It was raining – a lot. It seemed unfair that my first day volunteering for a charity would be tarred by the risk of pneumonia and drowning; particularly as the previous week had been so warm.
Farmplan allows employees to take 2 paid days per year to volunteer for a charity of their choice. For a small group of colleagues the last 4 of these days had been spent here… Jamie’s Farm is a residential programme for vulnerable children from challenging urban schools. Students are divorced from their mobiles, the internet and TV, before being introduced to farm life, including: rearing livestock, gardening and cooking.
I was kitted out with wellies and waterproofs and set to work. My colleagues proudly pointed out that on a previous trip they had shovelled several tonnes of soil into a greenhouse, in which students had now planted herbs and vegetables. Our job was to clear the area around this greenhouse and weed a nearby flower bed. Jim merrily brandished his strimmer whilst the rest of us tackled the weeds by hand (some the size of small trees).
Lunch was well-earned. A butternut squash soup painstakingly prepared by the guys at Jamie’s Farm, using the world’s most temperamental blender. On the mantelpiece were photos taken during a previous photoshoot. The team told use about a recent royal visit from the Duchess of Cornwall and plans to open a third site in Monmouthshire. We were also introduced the sheep dog who we’d be spending part of our afternoon with.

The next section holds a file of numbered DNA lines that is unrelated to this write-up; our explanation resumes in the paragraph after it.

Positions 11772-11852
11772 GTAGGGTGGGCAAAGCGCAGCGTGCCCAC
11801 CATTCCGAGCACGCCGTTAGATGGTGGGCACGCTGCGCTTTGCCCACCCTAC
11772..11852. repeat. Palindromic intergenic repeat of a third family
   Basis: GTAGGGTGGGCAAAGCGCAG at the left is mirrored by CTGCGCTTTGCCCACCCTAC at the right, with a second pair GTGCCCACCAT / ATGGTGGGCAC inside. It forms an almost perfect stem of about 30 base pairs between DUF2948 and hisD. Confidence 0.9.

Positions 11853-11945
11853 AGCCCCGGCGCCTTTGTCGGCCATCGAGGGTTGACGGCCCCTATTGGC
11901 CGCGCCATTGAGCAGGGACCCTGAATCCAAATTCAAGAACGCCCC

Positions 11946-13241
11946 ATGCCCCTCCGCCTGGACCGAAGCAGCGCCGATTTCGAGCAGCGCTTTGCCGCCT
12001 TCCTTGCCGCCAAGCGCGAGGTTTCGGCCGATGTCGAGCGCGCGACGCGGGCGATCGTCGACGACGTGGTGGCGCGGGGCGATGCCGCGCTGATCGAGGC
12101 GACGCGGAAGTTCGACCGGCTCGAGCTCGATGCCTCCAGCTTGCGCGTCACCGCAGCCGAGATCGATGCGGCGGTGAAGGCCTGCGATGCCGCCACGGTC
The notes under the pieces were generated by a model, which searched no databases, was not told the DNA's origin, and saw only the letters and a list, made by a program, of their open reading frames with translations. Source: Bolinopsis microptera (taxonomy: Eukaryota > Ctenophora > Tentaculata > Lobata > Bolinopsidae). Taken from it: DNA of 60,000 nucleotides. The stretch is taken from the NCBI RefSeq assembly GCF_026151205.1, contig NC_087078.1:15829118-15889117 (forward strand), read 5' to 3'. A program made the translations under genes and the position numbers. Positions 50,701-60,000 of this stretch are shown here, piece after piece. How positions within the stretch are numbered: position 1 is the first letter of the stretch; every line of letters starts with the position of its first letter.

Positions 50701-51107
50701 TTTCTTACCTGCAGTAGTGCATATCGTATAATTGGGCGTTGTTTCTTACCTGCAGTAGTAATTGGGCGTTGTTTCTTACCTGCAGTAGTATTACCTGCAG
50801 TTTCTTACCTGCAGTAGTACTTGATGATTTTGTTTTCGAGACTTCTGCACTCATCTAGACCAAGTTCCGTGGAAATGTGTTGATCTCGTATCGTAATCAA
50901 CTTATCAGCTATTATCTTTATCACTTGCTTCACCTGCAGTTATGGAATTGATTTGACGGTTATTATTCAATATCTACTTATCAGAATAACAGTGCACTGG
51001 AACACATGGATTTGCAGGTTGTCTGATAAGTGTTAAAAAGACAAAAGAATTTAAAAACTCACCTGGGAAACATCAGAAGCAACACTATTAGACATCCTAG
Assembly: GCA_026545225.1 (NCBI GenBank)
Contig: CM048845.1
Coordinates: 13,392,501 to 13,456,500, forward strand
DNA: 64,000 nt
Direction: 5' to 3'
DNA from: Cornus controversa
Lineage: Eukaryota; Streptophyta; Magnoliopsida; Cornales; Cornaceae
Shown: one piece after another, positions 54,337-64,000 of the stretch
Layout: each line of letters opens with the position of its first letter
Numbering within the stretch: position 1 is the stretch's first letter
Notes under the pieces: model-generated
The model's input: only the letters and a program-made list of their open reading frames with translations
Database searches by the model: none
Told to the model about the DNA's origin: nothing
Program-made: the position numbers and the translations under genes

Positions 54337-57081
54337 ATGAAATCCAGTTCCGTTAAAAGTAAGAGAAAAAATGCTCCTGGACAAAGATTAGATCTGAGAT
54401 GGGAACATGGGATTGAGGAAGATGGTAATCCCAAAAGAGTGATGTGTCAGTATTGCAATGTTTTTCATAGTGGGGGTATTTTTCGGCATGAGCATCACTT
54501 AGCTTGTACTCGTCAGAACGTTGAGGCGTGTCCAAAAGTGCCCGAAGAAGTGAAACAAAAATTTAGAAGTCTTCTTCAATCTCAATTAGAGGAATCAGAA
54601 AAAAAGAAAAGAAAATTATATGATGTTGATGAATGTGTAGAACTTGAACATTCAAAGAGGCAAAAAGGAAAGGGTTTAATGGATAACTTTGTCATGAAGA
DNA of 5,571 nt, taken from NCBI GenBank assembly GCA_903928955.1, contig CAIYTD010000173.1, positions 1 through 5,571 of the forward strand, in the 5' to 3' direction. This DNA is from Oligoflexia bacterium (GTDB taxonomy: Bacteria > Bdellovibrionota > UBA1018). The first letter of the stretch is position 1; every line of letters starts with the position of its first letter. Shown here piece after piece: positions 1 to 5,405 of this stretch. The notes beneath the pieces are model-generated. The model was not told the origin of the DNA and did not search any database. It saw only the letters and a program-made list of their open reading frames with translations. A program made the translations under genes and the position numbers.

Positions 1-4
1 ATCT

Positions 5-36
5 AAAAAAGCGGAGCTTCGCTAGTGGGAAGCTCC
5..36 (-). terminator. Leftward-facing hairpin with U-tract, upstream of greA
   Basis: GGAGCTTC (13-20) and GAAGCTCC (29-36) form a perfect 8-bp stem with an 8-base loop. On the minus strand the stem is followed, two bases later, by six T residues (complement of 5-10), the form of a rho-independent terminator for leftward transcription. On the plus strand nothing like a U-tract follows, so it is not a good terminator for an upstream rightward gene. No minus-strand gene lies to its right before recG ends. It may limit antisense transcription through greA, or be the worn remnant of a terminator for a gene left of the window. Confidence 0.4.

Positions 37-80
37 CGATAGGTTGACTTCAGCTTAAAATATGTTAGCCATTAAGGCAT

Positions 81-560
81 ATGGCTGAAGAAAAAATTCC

Mark, the farm manager, strategically positioned us along the road. In a few moments, he’d be driving his flock of sheep up towards us and it was our job to make sure they made it into the correct field. This responsibility weighed heavily on our shoulders. As part of an organisation which develops sheep and cattle management software (which we had previously donated to Jamie’s Farm) we all felt the pressure to perform.
It was a huge relief when the first couple of sheep made it through the correct gate (we had been assured that the rest would follow, which they dutifully did). As the chance of embarrassing failure declined, shouting and waving your arms even became a little enjoyable. Luke – who had never been on a Farm before – was particularly enthused and has since made plans to test drive tractors.
By this stage, we had almost stopped noticing the constant rain. As if the clouds knew this, out of malicious spite the rain came down much harder and even the dogs disappeared inside. We rushed to finish-up before the staff at Jamie’s Farm finally saved us, bringing cake baked by the previous week’s visitors.
As someone new to the industry the experience was hugely valuable. Not only does it feel great to support a local charity, but exposure to a working farm puts into perspective the daily chores and challenges facing farmers. Racing home for a hot shower and nursing my blisters, I promise myself that I’ll buy wellies which fit before our next visit.